Opinion

Hey MTV — Twerk you!

Photo of Rick Robinson
Rick Robinson
Author, Writ of Mandamus
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      Rick Robinson

      Rick Robinson has spent thirty years in politics and law, including a stint on Capitol Hill as Legislative Director/Chief Counsel to then-Congressman Jim Bunning (R-KY). He has been active in all levels of politics, from advising candidates on the national level to walking door-to-door in city council races. He ran for the United States Congress in 1998.

      Rick’s first book, The Maximum Contribution, was named a “Finalist” in the 2008 Next Generation Indie Books Awards in the genre of political fiction. It also won an Honorable Mention at the 2008 Hollywood Book Festival. Sniper Bid, was released on Election Day 2009 and opened on Amazon’s Top Seller list at #46 of political fiction. Sniper Bid earned 5 national awards: Finalist USA Book News Best Books of 2009; Finalist Best Indie Novel Next Generation Indie Books Awards; Runner-up at the 2009 Nashville Book Festival; Honorable Mentions at the 2008 New England Book Festival and the 2009 Hollywood Book Festival. Throughout 2009 both books appeared on Amazon’s Top Seller List on the same day.

      Rick’s third offering, Manifest Destiny, was released in the spring of 2010. It was named Best Fiction at the Paris Book Festival, a Finalist for Best Fiction in the Next Generation Indie Book Awards, Best Fiction at the New York Book Festival, a Finalist as Best Thriller in the Indie Excellence Awards, and won Honorable mention in the Beach Book Festival, the Hollywood Book Festival and the San Francisco Book Festival.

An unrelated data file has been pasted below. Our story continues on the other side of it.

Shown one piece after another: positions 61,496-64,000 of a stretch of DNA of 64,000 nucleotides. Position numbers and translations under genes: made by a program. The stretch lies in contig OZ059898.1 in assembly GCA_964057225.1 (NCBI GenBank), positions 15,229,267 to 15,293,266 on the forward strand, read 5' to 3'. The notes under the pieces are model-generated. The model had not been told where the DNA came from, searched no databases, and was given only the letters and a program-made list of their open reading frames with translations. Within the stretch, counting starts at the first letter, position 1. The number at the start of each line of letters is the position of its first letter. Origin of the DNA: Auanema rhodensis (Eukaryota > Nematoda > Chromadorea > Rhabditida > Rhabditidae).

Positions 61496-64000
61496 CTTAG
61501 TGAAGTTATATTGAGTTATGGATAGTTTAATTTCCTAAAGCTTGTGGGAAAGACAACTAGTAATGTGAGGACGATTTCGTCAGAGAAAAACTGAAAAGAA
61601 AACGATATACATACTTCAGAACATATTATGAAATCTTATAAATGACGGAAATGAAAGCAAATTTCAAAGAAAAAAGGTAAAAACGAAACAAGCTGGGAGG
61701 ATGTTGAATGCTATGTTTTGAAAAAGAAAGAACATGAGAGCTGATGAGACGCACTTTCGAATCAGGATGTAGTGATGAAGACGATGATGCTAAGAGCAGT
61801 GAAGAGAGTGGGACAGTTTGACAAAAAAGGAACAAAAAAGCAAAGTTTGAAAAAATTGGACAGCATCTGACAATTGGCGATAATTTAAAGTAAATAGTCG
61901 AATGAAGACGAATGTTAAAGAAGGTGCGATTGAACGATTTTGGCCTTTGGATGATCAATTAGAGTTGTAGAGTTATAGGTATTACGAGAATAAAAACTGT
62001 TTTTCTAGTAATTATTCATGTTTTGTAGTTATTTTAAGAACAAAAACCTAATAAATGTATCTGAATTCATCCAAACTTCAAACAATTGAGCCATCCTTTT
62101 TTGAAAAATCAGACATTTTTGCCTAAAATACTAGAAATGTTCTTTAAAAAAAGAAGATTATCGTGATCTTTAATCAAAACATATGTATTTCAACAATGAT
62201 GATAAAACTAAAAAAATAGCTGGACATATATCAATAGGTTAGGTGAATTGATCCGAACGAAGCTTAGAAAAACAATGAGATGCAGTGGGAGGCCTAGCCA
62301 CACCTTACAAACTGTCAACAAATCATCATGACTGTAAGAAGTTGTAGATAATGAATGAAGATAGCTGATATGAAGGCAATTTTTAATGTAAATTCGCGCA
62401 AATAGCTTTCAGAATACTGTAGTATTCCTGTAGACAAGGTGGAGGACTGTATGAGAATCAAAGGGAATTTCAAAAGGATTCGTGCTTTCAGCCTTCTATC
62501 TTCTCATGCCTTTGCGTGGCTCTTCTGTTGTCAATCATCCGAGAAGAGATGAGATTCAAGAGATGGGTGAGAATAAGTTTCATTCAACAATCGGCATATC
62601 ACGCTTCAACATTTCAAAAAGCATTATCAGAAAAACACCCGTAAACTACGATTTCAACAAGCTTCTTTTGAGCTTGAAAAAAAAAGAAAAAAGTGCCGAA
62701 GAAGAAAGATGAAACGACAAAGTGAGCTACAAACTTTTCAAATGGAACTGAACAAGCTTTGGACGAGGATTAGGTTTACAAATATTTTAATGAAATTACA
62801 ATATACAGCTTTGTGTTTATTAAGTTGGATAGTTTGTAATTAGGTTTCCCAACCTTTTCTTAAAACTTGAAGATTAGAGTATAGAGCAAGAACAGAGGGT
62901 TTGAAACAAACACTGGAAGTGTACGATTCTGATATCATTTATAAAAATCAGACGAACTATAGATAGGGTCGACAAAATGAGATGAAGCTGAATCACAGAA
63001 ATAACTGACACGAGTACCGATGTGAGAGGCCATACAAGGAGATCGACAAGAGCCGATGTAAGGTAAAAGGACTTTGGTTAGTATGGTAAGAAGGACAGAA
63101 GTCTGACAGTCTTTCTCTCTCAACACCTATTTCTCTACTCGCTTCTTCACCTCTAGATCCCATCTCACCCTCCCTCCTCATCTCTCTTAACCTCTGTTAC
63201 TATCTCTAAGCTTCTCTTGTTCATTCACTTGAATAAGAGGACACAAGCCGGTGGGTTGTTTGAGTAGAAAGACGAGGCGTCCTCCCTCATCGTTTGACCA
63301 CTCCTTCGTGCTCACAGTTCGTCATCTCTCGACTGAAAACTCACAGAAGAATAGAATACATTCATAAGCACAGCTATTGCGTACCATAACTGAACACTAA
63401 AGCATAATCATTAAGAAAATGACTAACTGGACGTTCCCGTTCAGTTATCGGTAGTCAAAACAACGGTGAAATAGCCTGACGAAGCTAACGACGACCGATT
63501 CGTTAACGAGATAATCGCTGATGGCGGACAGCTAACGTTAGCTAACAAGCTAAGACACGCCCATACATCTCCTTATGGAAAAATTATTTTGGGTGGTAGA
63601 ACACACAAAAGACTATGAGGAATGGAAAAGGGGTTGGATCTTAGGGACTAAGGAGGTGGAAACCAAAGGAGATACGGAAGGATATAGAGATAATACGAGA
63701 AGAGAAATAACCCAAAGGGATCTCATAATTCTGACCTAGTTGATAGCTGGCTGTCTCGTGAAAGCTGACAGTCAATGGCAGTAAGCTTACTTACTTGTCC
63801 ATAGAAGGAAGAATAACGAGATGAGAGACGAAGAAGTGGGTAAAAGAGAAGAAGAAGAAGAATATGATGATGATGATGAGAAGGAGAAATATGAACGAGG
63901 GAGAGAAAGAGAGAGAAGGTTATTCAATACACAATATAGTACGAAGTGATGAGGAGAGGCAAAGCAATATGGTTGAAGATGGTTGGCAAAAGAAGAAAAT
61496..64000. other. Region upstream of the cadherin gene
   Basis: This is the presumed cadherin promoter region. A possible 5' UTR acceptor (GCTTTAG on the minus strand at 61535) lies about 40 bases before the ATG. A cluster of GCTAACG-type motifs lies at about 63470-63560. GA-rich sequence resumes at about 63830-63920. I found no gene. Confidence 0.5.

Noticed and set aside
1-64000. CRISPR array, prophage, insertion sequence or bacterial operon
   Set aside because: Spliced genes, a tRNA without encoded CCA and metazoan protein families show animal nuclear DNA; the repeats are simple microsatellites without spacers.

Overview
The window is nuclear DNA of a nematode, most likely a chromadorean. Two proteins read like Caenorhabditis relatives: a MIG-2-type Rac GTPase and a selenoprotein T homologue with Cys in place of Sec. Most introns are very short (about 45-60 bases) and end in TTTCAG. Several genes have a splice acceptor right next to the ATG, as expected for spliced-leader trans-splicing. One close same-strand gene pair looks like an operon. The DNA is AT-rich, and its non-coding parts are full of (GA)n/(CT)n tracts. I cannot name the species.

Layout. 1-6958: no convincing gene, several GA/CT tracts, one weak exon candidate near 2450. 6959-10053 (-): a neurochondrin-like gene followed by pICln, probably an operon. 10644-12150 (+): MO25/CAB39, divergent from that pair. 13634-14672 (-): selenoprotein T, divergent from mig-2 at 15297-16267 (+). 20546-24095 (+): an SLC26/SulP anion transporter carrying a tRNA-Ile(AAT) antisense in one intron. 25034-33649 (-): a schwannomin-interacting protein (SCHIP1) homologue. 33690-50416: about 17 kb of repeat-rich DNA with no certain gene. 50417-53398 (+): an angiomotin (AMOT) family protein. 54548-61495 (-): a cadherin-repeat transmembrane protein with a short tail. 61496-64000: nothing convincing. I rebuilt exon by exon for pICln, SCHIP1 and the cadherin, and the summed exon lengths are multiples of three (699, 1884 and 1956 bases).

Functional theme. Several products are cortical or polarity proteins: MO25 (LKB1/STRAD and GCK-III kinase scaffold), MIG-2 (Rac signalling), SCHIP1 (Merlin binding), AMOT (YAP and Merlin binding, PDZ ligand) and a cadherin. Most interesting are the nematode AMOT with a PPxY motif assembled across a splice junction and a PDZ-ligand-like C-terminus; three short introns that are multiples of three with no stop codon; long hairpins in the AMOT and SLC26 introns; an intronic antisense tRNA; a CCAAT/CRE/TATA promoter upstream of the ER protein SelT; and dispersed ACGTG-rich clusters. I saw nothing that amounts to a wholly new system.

A graduate of Eastern Kentucky University and Salmon P. Chase College of Law, Rick currently practices law in Ft. Mitchell, Kentucky with the law firm of Graydon Head & Ritchey LLP. Rick, and his wife Linda, live in Ft. Mitchell with their three children, Josh, Zach and MacKenzie.

Someday in the not-too-distant future, a music writer will author a coffee table book entitled August, 2013, remembering this moment in time as pivotal in the history of pop culture. Glossy pictures of a misunderstood female performer will adorn slick pages filled with lofty praise in tribute to the shift she caused in the paradigm of performance art.

The book will not be about Miley Cyrus’s twerking (for us old rockers, read: dry humping), or what she did with a foam index finger at the annual MTV Music Awards.  Instead, the book will highlight the life and horrendous death of singer Hyon Sung-wol.

A South Korean Newspaper reported that this week North Korea’s communist dictator, Kim Jong-un, executed a dozen members of the Unhasu Orchestra – including Jong-un’s former girlfriend, singer Hyon Sung-wol – as their relatives and musicians from three other pop bands were forced to watch. Following the firing squad, the on-lookers were all sent to concentration camps.

Didn’t catch that story on Entertainment Tonight?

Not surprising.

Which is why the public’s obsession with Miley Cyrus’ twerking instead of Hyon Sung-wol’s assassination may say more about us than it does about the teen idol formerly known to Disney Channel viewers as Hannah Montana.

Band Drama on Acid

North Korea’s Lunatic-in-Chief Kim Jong-un used to date singer Hyon Sung-wol, a popular singer and performer. His now-dead father, Kim Jong-il, disapproved of his son dating a woman with an I.Q. to the right of his on the x-axis and made him break off the relationship.

While the young lovers went their separate ways and married different people, rumors swirled that the two continued to have a romantic relationship – rumors that apparently upset North Korea’s First Lady. To make this story even more weird, Jong-un’s wife is also a former member of the Unhasu Orchestra.

According to reports, under pressure from his nagging wife, Kim Jong-un had Sung-wol and eleven of her fellow performers arrested and killed by a machine gun firing squad.

Instead of Miley Cyrus and her latest 15 minutes of fame, the death of Hyon Sung-wol is the story in music right now. MTV and others should be shouting it from the rooftops to build international outrage.